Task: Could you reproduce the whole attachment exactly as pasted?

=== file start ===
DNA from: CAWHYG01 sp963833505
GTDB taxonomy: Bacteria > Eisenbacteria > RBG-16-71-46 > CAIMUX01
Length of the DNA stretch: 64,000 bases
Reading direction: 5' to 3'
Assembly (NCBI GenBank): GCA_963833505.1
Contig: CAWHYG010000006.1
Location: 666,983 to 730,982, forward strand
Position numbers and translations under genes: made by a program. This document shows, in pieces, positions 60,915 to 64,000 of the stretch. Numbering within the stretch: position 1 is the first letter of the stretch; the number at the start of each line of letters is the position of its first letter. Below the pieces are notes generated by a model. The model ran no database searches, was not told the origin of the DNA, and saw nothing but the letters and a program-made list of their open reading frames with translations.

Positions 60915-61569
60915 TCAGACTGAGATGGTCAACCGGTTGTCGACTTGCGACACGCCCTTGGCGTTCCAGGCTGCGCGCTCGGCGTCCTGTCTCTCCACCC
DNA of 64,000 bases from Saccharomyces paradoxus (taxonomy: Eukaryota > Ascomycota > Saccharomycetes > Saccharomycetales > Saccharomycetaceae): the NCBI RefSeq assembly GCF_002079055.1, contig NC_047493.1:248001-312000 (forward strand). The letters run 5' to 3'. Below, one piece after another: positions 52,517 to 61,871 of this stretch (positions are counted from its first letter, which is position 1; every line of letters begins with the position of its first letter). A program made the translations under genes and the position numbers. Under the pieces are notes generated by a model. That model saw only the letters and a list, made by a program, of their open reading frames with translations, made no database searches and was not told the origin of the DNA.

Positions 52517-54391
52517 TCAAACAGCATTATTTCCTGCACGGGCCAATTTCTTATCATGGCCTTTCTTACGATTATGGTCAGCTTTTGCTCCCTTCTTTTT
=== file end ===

DNA from: CAWHYG01 sp963833505
GTDB taxonomy: Bacteria > Eisenbacteria > RBG-16-71-46 > CAIMUX01
Length of the DNA stretch: 64,000 bases
Reading direction: 5' to 3'
Assembly (NCBI GenBank): GCA_963833505.1
Contig: CAWHYG010000006.1
Location: 666,983 to 730,982, forward strand
Position numbers and translations under genes: made by a program. This document shows, in pieces, positions 60,915 to 64,000 of the stretch. Numbering within the stretch: position 1 is the first letter of the stretch; the number at the start of each line of letters is the position of its first letter. Below the pieces are notes generated by a model. The model ran no database searches, was not told the origin of the DNA, and saw nothing but the letters and a program-made list of their open reading frames with translations.

Positions 60915-61569
60915 TCAGACTGAGATGGTCAACCGGTTGTCGACTTGCGACACGCCCTTGGCGTTCCAGGCTGCGCGCTCGGCGTCCTGTCTCTCCACCC
DNA of 64,000 bases from Saccharomyces paradoxus (taxonomy: Eukaryota > Ascomycota > Saccharomycetes > Saccharomycetales > Saccharomycetaceae): the NCBI RefSeq assembly GCF_002079055.1, contig NC_047493.1:248001-312000 (forward strand). The letters run 5' to 3'. Below, one piece after another: positions 52,517 to 61,871 of this stretch (positions are counted from its first letter, which is position 1; every line of letters begins with the position of its first letter). A program made the translations under genes and the position numbers. Under the pieces are notes generated by a model. That model saw only the letters and a list, made by a program, of their open reading frames with translations, made no database searches and was not told the origin of the DNA.

Positions 52517-54391
52517 TCAAACAGCATTATTTCCTGCACGGGCCAATTTCTTATCATGGCCTTTCTTACGATTATGGTCAGCTTTTGCTCCCTTCTTTTT